AuthorPublishing yearSubject

Ilaria Presti

Annelie Elväng

Karin Hjort

Sara Sjöling

Research linked to the Baltic region and Eastern Europe

Yes
2014

School/Centre

School of Natural Sciences, Technology and Environmental Studies
Biology

Research area for doctoral studies

Environmental Studies

PLoS ONE 2013, 8 (9): -.

The Baltic Sea is characterized by hyposaline surface waters, hypoxic and anoxic deep waters and sediments. These conditions, which in turn lead to a steep oxygen gradient, are particularly evident at Landsort Deep in the Baltic Proper. Given these substantial differences in environmental parameters at Landsort Deep, we performed a metagenomic census spanning surface to sediment to establish whether the microbial communities at this site are as stratified as the physical environment. We report strong stratification across a depth transect for both functional capacity and taxonomic affiliation, with functional capacity corresponding most closely to key environmental parameters of oxygen, salinity and temperature.We report similarities in functional capacity between the hypoxic community and hadal zone communities, underscoring the substantial degree of eutrophication in the Baltic Proper. Reconstruction of the nitrogen cycle at Landsort deep shows potential for syntrophy between archaeal ammonium oxidizers and bacterial denitrification at anoxic depths, while anaerobic ammonium oxidation genes are absent, despite substantial ammonium levels below the chemocline. Our census also reveals enrichment in genetic prerequisites for a copiotrophic lifestyle and resistance mechanisms reflecting adaptation to prevalent eutrophic conditions and the accumulation of environmental pollutants resulting from ongoing anthropogenic pressures in the Baltic Sea.

AuthorPublishing yearSubject

Josefin Plathan

Daniel Lundin

Petter Thureborn

Sara Sjöling

Research linked to the Baltic region and Eastern Europe

Yes
2013

School/Centre

School of Natural Sciences, Technology and Environmental Studies
Environmental Science

Research area for doctoral studies

Environmental Studies

Standards in Genomic Sciences 2013, 8 (1): 106-111.

This report summarizes the events of the 1st International Functional Metagenomics Workshop. The workshop was held on May 7 and 8, 2012, in St. Jacobs, Ontario, Canada and was focused on building an international functional metagenomics community, exploring strategic research areas, and identifying opportunities for future collaboration and funding. The workshop was initiated by researchers at the University of Waterloo with support from the Ontario Genomics Institute (OGI), Natural Sciences and Engineering Research Council of Canada (NSERC) and the University of Waterloo.

AuthorPublishing yearSubject

Katja Engel

Sara Sjöling

Research linked to the Baltic region and Eastern Europe

No
2013

School/Centre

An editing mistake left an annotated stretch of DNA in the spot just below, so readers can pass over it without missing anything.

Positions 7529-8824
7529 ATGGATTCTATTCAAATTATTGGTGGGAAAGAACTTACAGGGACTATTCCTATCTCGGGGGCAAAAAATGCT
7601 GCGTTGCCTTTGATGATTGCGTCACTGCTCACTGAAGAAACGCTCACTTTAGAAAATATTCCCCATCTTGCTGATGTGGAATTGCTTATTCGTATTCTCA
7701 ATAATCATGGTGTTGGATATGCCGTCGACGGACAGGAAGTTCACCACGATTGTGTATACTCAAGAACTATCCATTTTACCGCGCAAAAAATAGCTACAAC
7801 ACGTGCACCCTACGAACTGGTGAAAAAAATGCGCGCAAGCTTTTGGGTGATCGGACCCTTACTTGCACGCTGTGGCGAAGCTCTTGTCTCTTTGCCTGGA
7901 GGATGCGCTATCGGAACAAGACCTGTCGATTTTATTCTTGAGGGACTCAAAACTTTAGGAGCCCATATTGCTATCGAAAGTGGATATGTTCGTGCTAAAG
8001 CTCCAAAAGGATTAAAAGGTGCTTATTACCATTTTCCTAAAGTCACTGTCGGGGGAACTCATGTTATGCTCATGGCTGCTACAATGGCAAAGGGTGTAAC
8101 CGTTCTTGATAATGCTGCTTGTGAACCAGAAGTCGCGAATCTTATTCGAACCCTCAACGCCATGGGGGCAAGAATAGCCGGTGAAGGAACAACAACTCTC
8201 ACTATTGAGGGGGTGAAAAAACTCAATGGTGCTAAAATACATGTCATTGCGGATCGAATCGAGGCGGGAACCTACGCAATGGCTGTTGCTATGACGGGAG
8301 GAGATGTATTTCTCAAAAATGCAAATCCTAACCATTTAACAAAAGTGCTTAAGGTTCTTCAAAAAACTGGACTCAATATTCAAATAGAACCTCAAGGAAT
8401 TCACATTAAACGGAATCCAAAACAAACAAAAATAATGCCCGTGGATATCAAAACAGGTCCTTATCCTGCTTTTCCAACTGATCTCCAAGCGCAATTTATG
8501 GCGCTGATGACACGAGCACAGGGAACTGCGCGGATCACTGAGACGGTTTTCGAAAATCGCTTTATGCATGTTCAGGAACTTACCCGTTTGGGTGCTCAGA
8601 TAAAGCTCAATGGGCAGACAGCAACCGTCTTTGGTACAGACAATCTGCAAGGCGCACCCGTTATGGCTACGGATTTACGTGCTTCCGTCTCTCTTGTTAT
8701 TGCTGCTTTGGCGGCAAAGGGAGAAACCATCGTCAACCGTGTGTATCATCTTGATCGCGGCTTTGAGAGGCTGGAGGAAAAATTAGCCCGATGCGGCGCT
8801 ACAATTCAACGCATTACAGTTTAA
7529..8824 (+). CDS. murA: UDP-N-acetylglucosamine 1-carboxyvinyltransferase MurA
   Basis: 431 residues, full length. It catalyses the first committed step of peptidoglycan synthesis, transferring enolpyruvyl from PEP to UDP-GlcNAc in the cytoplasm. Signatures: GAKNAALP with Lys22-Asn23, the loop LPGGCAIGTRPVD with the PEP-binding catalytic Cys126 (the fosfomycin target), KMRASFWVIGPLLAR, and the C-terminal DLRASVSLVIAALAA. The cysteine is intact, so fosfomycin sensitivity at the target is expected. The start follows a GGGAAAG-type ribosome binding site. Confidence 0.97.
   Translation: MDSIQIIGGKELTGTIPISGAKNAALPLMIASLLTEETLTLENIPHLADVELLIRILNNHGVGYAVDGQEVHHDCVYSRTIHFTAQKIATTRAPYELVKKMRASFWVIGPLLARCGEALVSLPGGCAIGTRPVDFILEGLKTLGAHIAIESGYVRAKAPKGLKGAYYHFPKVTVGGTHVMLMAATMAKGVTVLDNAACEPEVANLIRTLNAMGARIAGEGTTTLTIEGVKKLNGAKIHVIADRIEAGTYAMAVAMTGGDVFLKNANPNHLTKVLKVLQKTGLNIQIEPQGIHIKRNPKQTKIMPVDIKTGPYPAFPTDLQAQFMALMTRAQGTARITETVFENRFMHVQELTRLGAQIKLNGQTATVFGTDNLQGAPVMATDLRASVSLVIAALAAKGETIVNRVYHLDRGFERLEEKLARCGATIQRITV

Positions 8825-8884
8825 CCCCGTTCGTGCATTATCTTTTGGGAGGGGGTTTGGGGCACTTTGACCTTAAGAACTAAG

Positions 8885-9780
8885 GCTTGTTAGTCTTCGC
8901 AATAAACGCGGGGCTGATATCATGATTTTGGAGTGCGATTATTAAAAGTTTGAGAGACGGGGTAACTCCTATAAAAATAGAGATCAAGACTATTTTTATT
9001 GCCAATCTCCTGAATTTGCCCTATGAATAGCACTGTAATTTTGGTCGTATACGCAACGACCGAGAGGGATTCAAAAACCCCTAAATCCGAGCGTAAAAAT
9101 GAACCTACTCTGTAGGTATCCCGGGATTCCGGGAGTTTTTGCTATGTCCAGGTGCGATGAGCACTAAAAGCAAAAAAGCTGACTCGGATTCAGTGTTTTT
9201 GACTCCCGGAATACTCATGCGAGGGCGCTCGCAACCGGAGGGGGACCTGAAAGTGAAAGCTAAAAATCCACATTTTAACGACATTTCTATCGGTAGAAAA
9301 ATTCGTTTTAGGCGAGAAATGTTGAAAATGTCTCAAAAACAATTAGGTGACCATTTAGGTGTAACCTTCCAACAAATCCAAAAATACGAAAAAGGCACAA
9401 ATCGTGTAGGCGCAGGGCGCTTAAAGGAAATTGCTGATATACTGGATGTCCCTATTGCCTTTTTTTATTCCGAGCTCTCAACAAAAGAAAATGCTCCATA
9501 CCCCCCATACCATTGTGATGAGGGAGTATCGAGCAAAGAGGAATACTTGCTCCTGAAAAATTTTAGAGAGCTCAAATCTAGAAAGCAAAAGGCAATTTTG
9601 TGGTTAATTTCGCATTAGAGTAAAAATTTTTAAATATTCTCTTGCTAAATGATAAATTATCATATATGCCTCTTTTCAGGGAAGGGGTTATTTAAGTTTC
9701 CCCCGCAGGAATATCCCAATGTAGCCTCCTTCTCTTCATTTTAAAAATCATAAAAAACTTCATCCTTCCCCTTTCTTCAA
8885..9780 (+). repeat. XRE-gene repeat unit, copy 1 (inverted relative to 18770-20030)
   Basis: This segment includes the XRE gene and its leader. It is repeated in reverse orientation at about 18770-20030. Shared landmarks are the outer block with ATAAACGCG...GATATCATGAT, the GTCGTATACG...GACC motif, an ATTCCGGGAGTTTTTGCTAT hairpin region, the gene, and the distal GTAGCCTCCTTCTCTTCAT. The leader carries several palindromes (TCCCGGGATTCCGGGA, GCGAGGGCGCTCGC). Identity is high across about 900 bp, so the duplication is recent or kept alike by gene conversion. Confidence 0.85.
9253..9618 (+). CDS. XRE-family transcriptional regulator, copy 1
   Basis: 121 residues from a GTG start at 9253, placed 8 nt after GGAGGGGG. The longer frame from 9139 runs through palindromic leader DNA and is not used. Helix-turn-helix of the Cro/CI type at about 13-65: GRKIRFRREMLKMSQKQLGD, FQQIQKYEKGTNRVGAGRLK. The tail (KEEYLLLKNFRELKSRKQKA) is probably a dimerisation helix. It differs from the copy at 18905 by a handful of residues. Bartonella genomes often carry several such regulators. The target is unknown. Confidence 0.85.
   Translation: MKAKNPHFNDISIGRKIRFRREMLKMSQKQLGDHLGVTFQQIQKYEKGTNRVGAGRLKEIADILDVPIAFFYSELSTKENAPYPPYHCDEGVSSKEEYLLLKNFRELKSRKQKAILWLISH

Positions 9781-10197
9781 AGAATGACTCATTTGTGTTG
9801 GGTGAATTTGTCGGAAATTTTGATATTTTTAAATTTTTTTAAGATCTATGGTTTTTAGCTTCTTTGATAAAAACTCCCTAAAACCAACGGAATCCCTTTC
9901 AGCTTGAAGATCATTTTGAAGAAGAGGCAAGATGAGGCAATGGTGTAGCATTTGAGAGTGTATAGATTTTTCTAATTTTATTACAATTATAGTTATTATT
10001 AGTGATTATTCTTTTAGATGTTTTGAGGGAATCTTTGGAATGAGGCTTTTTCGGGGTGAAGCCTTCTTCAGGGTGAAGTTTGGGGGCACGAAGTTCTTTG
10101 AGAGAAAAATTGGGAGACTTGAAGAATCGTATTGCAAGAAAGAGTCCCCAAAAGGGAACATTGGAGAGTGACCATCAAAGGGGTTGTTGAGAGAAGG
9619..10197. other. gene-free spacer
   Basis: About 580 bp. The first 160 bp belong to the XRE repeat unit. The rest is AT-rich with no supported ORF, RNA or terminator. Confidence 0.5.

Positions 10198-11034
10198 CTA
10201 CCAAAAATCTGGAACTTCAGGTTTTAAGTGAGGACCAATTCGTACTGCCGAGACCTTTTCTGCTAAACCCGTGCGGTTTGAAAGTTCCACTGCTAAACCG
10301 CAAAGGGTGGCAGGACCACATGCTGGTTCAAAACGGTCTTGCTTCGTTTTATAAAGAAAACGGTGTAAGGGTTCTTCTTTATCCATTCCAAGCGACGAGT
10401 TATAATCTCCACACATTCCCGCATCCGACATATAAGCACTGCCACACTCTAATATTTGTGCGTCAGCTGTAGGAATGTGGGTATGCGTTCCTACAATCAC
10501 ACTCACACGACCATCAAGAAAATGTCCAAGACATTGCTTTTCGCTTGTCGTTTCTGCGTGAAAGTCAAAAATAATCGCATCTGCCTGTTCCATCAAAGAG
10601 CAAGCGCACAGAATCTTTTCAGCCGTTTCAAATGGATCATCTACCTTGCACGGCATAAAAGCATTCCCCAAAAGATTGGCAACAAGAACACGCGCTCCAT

School of Natural Sciences, Technology and Environmental Studies
Biology

Research area for doctoral studies

Environmental Studies

Ocean and Coastal Management 2010, 53 (4): 150-160.

Coastal areas in East Africa are experiencing rapid economic, resource management, demographic and technological shifts. In response diverse Community-based Natural Resource Management (CBNRM) applications have been embraced to provide mutual conservation and use benefits. These initiatives have met with mixed success in practice. Reflecting on the limitations of past research using common pool resources theory theory to study CBNRM we use insights from actor oriented theory combined with satellite image analysis to describe and discuss the forces dynamically influencing institutional and mangrove forest cover change at Kisakasaka, Zanzibar focussing on the formal CBNRM project period between 1996 and 2001, but also considering the period before and after this. We examine the shifting social relations that affected the performance and viability of the formal CBNRM arrangements. An integrated approach was taken to the presentation and discussion of results where it was possible to enrich and expand explanations of socio-environmental change, which was driven by a lack of government support, the undermining effects of party political divisions, and the lack of institutional adaptive capacity. We conclude that this was a useful approach to explain CBNRM intervention events at Kisakasaka.

AuthorPublishing yearSubject

Salim M. Mohammed

Fred SaundersSara Sjöling

Research linked to the Baltic region and Eastern Europe

No
2010

School/Centre

School of Natural Sciences, Technology and Environmental Studies
Environmental ScienceGeography

Research area for doctoral studies

Environmental Studies

FEMS Microbiology Ecology 2010, 71 (2): 197-207.

Soil that is suppressive to disease caused by fungal pathogens is an interesting source to target for novel chitinases that might be contributing towards disease suppression. In this study, we screened for chitinase genes, in a phytopathogen-suppressive soil in three ways: (1) from a metagenomic library constructed from microbial cells extracted from soil, (2) from directly extracted DNA and (3) from bacterial isolates with antifungal and chitinase activities. Terminal restriction fragment length polymorphism (T-RFLP) of chitinase genes revealed differences in amplified chitinase genes from the metagenomic library and the directly extracted DNA, but approximately 40% of the identified chitinase terminal restriction fragments (TRFs) were found in both sources. All of the chitinase TRFs from the isolates were matched to TRFs in the directly extracted DNA and the metagenomic library. The most abundant chitinase TRF in the soil DNA and the metagenomic library corresponded to the TRF103 of the isolate Streptomyces mutomycini and/or Streptomyces clavifer. There were good matches between T-RFLP profiles of chitinase gene fragments obtained from different sources of DNA. However, there were also differences in both the chitinase and the 16S rRNA gene T-RFLP patterns depending on the source of DNA, emphasizing the lack of complete coverage of the gene diversity by any of the approaches used.

AuthorPublishing yearSubject